By Lynn Samartino
Every year that I teach special education, I think about the word normalcy more and more. As teachers, we are highly impacted by differences and when something veers from the norm. Some of us look at the difference as a burden or extra work, when instead we should see it as a time to evolve and learn how we can improve our daily regimens.
How can we best meet the needs of our diverse learning students?
We must embrace a collective sensitivity to diverse learners by evolving education to bring a sense of normalcy to our classrooms and our students’ lives.
Diverse learners are born with or develop a disability. While they might have some life difficulties, we can provide them with a high quality education that includes accommodations and modifications to make life and learning easier. Bringing comfort and a sensitive nature to these students’ education plans can also alleviate some of the social stigmas surrounding the special education student.
By Sandra Braceful-Quarles
Your alarm clock goes off and you hit the snooze button. At least that’s what you meant to do. 30 minutes later, you’re off to a late start. There’s no time to pick up coffee or eat breakfast. You at least want to make it to work on time. There you can attempt to readjust and resume the remaining part of your schedule.
At the end of the day, you can reboot and get back to your regular routine, which you welcome because it helps you navigate and creates a sense of security that you need to survive the day.
Now imagine students in your class who may or may not have a regular routine to follow outside of school. The importance and impact of a regular routine in the classroom are now magnified exponentially since your students are likely too young to have the skills to make the adjustments that you did on their own.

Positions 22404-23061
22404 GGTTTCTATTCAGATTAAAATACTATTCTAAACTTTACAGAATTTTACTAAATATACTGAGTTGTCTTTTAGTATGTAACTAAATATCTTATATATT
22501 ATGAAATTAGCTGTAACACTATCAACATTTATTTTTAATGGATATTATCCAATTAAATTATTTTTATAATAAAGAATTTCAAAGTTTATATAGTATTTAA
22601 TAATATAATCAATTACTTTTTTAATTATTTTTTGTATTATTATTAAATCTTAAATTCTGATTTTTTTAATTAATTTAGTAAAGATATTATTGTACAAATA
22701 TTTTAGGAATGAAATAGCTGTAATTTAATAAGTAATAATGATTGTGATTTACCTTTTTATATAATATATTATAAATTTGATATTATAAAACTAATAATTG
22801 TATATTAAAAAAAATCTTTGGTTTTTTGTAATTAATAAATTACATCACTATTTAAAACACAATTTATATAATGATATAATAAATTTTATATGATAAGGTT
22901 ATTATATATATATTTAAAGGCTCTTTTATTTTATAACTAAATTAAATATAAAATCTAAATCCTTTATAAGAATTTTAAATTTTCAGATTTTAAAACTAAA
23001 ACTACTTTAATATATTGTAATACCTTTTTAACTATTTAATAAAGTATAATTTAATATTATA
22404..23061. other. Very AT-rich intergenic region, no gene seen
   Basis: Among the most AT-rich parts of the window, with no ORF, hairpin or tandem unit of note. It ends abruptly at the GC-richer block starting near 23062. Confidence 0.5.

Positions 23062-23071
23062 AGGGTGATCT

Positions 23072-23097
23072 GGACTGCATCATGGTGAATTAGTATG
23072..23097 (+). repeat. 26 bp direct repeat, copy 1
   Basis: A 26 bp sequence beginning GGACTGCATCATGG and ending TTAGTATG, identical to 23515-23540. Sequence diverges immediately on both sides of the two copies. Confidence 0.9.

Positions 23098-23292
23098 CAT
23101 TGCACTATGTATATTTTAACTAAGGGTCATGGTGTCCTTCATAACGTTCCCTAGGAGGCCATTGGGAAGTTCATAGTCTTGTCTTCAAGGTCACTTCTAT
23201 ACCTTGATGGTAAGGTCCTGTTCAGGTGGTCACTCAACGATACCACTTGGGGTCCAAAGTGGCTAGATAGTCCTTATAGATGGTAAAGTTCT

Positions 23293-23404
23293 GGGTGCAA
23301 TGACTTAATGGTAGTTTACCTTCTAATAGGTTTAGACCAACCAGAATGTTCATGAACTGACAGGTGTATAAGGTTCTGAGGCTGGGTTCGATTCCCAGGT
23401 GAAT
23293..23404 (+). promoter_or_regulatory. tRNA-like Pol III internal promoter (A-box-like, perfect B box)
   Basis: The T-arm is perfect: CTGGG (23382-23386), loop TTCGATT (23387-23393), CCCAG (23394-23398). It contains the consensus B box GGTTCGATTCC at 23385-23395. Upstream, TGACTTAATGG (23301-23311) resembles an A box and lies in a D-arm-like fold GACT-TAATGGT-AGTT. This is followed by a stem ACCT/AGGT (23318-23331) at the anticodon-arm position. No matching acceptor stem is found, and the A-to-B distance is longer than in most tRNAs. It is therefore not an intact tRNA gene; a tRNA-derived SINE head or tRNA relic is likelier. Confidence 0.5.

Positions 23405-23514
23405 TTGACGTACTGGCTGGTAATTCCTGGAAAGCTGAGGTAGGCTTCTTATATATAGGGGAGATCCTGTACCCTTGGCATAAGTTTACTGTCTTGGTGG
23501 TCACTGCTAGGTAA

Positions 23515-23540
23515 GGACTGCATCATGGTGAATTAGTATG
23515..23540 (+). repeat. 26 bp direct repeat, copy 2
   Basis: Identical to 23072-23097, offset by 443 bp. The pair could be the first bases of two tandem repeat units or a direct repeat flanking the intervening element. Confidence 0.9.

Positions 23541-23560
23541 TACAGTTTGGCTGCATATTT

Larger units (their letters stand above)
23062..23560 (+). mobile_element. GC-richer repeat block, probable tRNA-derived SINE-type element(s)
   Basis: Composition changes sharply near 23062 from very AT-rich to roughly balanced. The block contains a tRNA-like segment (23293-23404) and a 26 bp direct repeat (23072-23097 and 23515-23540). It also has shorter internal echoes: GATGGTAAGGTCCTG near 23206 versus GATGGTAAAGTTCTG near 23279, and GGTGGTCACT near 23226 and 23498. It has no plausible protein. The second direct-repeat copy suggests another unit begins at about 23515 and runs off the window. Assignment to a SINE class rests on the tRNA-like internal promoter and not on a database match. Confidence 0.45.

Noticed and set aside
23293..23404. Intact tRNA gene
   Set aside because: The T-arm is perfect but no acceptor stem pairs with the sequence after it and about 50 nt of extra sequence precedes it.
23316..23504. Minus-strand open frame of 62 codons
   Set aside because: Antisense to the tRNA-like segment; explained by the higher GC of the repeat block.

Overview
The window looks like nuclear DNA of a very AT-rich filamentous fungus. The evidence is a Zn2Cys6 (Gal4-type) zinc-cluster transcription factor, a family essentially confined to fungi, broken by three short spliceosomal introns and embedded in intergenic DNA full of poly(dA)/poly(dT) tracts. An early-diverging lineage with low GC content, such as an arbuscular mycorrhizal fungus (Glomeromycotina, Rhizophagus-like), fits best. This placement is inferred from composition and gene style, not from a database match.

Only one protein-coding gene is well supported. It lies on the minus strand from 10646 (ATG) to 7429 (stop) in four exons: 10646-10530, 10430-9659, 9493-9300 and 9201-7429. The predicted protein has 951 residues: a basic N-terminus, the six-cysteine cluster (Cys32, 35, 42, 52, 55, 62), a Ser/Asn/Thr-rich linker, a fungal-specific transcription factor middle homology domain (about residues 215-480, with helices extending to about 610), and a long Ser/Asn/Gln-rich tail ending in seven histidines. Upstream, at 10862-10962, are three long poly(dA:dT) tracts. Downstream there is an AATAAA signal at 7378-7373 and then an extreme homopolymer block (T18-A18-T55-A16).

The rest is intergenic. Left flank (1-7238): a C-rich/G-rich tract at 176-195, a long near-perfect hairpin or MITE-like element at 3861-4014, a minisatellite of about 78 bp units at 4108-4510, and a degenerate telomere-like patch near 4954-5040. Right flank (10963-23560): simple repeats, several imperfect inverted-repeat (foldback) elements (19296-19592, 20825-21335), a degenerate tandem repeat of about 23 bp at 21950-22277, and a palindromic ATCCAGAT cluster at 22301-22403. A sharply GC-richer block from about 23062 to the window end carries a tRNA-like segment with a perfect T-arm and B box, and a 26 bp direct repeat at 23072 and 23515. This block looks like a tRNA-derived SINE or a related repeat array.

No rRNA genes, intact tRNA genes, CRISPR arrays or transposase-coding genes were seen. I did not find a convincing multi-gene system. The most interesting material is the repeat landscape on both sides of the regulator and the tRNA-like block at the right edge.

The National Education Association (NEA) knows that well-taught routines provide smooth, uninterrupted class operation, which saves large amounts of time and puts the focus back on learning. If you think about it, you’re bestowing much more than a procedure for your students to follow. You’re teaching them navigation skills, developing a sense of security and trust, and extending the routines they have at home.
As educators, we have a lot to juggle in a day. So much so that we may not take the time to plan effective communication with a student’s parent.
Spend one minute thinking about what that parent had to go through to get their child to school on time. Remind yourself of your own struggles this morning.
Now talk to them. See how your communication approach changes. Your continued patience and understanding can lead to a more meaningful and effective partnership with that parent. And a better partnership means better students.
These are the kinds of conversations and strategies we have with educators in our YOU Program Training Workshop. We know that effective parent engagement leads to student achievement and we want to work with your school and district to show you how.